I justr checked out that page. And it seems to be the same kind of stuff i was doing. Just a longer, and probably more thorough course. Looks VERY good.

    See if you can get some PC recording gear too. Namely ProTools, Cubase, and Reason. Just mess around and learn to use them.
  8. Gronk


    Dec 14, 2005
    Sydney, Australia
    Check out JMC Academy. They are up there with SAE. I was nearly going to enroll at TAFE as I've alread got Certificate II, then I considered JMC. Only things stopping me were the distance I would have to drive to get there, and wanting to travel overseas. However once I've finished doing my own thing, I might take it up.
  9. yeah... so i heard that these jobs sound great untill you have them... once you get the degree, its hard to find work, and so forth and so on...

    or maybe that was another tech posisiton haveing to do with music....
  10. popinfresh


    Dec 23, 2004
    Melbourne, Aus
    Hmmm, I was thinking about JMC. Pretty expensive though isn't it?

    I set up the PA/Mixer etc for bands playing at school with a friend then we do soundmen duties. Also do lights and other tech work for school productions/shows and such.. So I know the basic way around everything, no expert though. I'm not too good with recording programs and that. I can record/mess around a bit with midi's etc, but still not too crash hot at it. We've got a studio at school though, so i'll try spend as much time in there as possible.

    Bassman - I figured there's more chance getting a music related job out of a course like this, rather than doing a performance/composition course.. surely there must be plenty of live music to get into at least? This seems to be a pretty broad course.

    Thanks for the help so far everyone. Really good getting some feedback and helps set things a bit straighter talking to people who know what they're on about, rather than careers teachers at school who wouldn't have a clue..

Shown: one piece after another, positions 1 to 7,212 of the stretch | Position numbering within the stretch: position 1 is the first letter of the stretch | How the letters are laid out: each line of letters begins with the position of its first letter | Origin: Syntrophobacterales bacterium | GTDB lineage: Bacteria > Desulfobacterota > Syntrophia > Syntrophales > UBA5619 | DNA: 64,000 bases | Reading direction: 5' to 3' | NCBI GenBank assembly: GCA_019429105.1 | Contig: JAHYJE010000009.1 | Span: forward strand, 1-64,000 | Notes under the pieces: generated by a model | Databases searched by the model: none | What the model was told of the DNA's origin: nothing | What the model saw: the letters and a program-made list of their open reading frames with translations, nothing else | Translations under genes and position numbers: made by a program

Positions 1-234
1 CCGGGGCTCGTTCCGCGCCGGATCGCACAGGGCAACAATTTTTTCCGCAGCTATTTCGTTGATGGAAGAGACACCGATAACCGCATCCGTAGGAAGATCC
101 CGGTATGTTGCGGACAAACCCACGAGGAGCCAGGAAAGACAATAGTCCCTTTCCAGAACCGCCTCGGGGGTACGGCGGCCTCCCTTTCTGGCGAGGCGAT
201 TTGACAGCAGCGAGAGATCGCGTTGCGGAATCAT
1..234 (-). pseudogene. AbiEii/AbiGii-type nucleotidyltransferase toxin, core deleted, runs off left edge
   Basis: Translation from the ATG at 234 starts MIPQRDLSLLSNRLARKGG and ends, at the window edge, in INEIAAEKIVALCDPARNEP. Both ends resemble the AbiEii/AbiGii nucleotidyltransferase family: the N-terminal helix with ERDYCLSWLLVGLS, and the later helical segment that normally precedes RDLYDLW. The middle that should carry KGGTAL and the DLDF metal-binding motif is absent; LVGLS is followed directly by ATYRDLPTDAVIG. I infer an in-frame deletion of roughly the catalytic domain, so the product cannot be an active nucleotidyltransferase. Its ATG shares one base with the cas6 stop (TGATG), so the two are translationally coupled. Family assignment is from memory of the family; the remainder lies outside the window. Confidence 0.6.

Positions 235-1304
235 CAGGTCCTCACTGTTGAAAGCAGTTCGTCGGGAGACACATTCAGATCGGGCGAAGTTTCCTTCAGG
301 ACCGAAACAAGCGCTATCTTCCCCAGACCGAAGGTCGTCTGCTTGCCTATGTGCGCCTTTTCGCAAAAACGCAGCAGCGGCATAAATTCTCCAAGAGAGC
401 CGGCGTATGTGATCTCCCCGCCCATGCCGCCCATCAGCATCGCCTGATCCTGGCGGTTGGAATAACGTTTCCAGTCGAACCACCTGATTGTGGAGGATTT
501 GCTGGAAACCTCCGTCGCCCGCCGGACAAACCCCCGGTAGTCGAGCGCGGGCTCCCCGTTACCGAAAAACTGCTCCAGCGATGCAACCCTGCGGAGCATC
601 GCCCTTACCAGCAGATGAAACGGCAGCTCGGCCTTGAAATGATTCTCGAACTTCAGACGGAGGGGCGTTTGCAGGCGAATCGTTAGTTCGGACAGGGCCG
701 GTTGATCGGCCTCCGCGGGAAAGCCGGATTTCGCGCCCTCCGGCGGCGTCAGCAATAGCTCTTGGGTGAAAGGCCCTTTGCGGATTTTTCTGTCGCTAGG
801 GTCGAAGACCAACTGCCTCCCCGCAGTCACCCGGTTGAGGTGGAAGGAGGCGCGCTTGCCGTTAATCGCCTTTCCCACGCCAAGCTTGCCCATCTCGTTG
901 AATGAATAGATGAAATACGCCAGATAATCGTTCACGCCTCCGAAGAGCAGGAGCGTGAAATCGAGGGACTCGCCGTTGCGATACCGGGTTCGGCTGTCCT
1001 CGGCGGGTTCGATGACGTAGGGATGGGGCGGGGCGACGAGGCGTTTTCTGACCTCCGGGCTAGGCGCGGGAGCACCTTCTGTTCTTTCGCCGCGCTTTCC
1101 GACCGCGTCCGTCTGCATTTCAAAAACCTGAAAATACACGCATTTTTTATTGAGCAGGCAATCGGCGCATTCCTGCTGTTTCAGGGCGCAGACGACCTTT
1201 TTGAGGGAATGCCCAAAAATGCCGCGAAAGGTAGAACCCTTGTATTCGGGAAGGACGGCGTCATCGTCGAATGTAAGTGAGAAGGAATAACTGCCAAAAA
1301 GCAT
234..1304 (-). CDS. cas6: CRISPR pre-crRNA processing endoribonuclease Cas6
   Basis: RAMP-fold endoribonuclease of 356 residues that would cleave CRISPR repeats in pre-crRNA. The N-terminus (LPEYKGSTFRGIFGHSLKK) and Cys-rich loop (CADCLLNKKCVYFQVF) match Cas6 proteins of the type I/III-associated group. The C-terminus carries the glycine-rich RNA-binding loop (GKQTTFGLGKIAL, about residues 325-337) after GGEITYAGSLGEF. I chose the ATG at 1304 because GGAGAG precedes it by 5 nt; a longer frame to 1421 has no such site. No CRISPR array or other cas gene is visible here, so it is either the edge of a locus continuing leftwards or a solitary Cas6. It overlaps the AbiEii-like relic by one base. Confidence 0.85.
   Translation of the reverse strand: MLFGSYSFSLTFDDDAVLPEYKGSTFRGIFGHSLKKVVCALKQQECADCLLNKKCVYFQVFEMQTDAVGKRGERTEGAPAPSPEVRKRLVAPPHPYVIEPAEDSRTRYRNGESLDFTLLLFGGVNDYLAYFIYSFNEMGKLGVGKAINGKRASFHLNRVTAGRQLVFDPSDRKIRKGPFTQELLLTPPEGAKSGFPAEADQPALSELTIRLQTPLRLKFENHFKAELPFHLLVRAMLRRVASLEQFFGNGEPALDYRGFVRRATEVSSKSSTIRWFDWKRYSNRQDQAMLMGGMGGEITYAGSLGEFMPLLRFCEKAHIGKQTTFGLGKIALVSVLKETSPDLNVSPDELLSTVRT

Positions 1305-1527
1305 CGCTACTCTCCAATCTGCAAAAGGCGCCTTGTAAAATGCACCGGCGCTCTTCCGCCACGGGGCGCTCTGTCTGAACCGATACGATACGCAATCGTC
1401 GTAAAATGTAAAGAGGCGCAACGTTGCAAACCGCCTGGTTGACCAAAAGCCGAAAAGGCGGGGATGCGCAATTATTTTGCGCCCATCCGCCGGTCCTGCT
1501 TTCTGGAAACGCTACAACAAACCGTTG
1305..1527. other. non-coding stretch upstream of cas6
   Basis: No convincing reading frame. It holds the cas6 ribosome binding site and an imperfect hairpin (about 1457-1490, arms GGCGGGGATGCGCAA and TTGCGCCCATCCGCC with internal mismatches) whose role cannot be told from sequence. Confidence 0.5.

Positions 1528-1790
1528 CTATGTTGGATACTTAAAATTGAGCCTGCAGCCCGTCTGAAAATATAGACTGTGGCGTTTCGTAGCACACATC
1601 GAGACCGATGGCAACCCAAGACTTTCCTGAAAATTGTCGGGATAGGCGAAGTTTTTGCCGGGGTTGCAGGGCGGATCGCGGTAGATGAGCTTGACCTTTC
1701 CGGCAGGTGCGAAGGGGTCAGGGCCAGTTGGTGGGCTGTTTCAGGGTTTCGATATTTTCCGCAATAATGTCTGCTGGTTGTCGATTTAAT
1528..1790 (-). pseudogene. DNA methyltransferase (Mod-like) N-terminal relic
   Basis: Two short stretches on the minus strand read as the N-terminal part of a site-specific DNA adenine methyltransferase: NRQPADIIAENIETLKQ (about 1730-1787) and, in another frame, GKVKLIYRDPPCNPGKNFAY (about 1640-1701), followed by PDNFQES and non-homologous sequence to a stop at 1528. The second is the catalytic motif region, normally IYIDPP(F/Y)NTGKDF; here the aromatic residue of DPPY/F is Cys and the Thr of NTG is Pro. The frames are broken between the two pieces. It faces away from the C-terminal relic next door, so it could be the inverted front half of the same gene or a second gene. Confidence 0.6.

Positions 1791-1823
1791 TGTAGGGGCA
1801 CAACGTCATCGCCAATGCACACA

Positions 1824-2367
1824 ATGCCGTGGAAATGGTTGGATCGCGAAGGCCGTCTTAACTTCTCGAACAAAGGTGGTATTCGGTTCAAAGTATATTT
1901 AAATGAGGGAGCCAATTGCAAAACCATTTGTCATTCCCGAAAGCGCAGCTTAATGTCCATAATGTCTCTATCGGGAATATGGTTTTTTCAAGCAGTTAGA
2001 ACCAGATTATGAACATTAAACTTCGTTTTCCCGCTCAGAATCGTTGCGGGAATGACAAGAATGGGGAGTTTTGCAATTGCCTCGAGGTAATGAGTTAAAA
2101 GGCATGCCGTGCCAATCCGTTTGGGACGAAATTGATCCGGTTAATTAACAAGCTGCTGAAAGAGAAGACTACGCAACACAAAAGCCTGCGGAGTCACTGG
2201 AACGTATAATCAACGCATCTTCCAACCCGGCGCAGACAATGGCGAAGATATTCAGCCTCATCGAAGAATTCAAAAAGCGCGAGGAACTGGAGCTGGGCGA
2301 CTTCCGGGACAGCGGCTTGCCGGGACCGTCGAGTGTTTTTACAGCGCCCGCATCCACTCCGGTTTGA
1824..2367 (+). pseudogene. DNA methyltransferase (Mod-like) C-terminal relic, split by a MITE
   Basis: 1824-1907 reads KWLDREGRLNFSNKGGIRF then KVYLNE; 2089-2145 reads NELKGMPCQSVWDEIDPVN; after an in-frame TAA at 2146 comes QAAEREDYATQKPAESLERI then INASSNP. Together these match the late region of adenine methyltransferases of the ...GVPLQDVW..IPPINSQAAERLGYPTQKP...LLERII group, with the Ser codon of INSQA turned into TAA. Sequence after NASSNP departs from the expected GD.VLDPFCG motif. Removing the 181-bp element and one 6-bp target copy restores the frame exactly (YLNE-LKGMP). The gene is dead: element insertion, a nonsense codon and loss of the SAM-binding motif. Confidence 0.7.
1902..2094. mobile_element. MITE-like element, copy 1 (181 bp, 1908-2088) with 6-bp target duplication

11. Gronk


    Dec 14, 2005
    Sydney, Australia
    Yea, JMC is fairly expensive. But from what I've heard, it's worth it. After reading this thread actually I got motivated to check it out again. Thinking I might go to the next orientation day, see what I think.

    Although 6 years for a Bachelor's doesn't really appeal to me . . .
  12. popinfresh


    Dec 23, 2004
    Melbourne, Aus
    6 years? I suppose that's part time.. why not do a full time course?

    I'm gonna go have a look in there in the next couple weeks (it's open all week for tours) and then go to the next orientation day.

    I'll also do the same for Box Hill and see what I think after that I suppose..
  13. popinfresh


    Dec 23, 2004
    Melbourne, Aus

    Just interested in some feedback. I've being looking at all sorts of courses etc and would like any help on which might be the best one.
    I would idealy like to do producing or audio for films, hence looking at the Audio Tech courses to start with. This would also let me do live music and recording studio's/mixing etc as well.

    However, i'm also interesting in theatre (both light and sound) and was just wondering if I should maybe consider an Audio Visual Tech course as well?

    I'm not really sure, but any help from someone in the business/doing similar courses would be cool.

    Also, if I was to do audio (say recording for TV/film or mixing/producing in a studio or even theatre sound/lighting) does anyone know what sort of salary i'd be on (roughly), if any?

    Thanks :)